Financial Times, April 11th 2005, p.3
Labour will outline moves to erode local government control of education on Wednesday, with a manifesto pledge to allow the highest performing primary schools to become independent. The decision will lead to more schools owning their own assets, employing staff directly and determining their own admissions policy.
Education Guardian, April 12th 2005, p.2-3
The article looks at a hidden scandal: the school books shortage. The article asks how can books regain centre stage as they compete with ICT in the classroom.
Department for Education and Schools
Nottingham: DfES Publications, 2005
The concept of Education Improvement Partnerships (EIPs) introduced in this prospectus is designed to give some unity and sharper focus to the idea of collaboration in the education service. It is hoped that the idea of EIPs and this prospectus will stimulate the expansion of high quality collaboration, the rationalisation of partnership activity where appropriate, and the devolution of responsibilities and resources to groups of schools and other partners. An EIP should aim at raising attainment and improving pupil behaviour; developing personalised provision for young people; and increasing provision of childcare and other extended services.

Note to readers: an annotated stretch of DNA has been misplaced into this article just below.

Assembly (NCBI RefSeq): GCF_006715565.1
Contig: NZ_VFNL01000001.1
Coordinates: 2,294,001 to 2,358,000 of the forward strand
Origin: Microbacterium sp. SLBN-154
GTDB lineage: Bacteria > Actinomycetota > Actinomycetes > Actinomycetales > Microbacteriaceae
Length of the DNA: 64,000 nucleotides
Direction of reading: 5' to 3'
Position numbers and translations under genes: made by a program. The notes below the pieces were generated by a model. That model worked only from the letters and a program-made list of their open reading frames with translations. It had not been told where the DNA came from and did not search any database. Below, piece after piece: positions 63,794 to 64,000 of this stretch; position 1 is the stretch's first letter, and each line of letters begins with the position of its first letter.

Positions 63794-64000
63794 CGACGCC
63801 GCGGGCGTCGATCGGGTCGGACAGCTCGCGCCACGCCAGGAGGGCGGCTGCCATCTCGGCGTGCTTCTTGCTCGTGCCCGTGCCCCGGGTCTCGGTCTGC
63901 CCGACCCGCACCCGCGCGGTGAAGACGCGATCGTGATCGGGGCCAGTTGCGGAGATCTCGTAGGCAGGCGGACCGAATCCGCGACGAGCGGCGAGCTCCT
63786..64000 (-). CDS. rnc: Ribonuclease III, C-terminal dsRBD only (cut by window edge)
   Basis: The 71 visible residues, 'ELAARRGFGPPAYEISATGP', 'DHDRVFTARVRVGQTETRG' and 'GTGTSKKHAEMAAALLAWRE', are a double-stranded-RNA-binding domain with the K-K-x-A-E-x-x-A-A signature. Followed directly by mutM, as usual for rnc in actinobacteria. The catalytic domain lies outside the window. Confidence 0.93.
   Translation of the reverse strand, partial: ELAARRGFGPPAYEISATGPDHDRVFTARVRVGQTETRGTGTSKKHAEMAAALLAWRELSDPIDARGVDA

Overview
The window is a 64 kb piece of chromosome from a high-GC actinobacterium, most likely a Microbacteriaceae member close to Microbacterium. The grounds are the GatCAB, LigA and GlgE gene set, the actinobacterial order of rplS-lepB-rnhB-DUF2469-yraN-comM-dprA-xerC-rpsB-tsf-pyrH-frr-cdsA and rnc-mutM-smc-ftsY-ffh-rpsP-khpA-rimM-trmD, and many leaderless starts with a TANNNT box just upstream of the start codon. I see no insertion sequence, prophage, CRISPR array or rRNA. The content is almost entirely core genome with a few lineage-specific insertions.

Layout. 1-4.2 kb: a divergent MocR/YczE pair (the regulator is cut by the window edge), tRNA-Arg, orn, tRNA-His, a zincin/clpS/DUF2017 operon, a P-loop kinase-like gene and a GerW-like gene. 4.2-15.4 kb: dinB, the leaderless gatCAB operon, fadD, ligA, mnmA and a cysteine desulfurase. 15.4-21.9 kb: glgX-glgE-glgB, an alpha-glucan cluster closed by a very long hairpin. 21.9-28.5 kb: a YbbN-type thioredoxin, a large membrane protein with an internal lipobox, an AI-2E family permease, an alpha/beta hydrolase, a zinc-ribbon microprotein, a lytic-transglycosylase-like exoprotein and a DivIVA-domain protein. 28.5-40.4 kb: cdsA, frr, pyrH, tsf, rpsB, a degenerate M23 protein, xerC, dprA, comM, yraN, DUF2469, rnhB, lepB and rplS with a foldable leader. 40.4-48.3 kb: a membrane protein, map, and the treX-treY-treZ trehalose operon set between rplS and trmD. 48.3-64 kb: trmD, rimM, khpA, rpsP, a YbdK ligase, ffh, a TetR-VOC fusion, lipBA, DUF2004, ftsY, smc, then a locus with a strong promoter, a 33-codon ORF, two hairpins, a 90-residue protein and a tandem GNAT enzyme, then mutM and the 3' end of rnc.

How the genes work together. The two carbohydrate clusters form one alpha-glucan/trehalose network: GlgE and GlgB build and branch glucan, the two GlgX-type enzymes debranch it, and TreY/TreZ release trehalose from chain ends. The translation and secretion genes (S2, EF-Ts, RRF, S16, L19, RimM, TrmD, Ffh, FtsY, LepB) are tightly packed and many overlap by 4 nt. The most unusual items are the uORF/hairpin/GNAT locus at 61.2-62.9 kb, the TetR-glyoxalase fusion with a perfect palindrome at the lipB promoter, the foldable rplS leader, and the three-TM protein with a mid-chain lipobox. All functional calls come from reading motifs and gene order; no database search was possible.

Financial Times, April 19th 2005, p.4
The amount spent on private services for schools has grown dramatically and is set to increase further. More than £4.5bn of the schools budget went into non-capital contracts with private providers in 2002-03, according to analysis by the CBI, the employers' organisation. The headline grabbing initiatives, in which City banks, philanthropists and entrepreneurs line up to adopt state secondary schools have obscured a far more dramatic trend: the growth in the amount of taxpayers' money being paid to companies offering education services.
School Leadership and Management, vol.25, 2005, p.117-135
Article examines the impact of Ofsted reports on the management of attendance within secondary schools. It is clear that Ofsted gives close attention to a school's official statistical rates of attendance when forming judgments about it. This is driving many schools to search for innovative approaches to combating pupils' absence, including concealing it by under-reporting.
School Leadership and Management, vol.25, 2005, p.191-208
The specialist schools programme is at the heart of government policies aimed at raising standards of teaching and learning in England. Article presents a case study examining the bidding process and outcomes of being awarded specialist school status from the point of view of the head of mathematics in a secondary school.
D. Gardham and L. Lightfoot
The Daily Telegraph, April 25th 2005, p.10
A major examination board is sending its GCSE papers to India for marking. AQA, one of the three main boards, is planning to have 500,000 papers scanned and e-mailed 5,000 miles abroad. The plans are part of a £2 million contract for papers to be marked in India, where examiners' salaries are a fifth of those here.
Public Finance, Apr.15th-21st 2005, p.28-30
Head teachers are claiming that they cannot implement pay reforms which significantly raise teachers' salaries and the 2003 workload agreement within existing budgets. The workload agreement increases costs by guaranteeing teachers a half day a week away from the classroom for lesson planning, limiting the time they can be required to spend covering for absent colleagues and relieving them of a range of routine clerical tasks.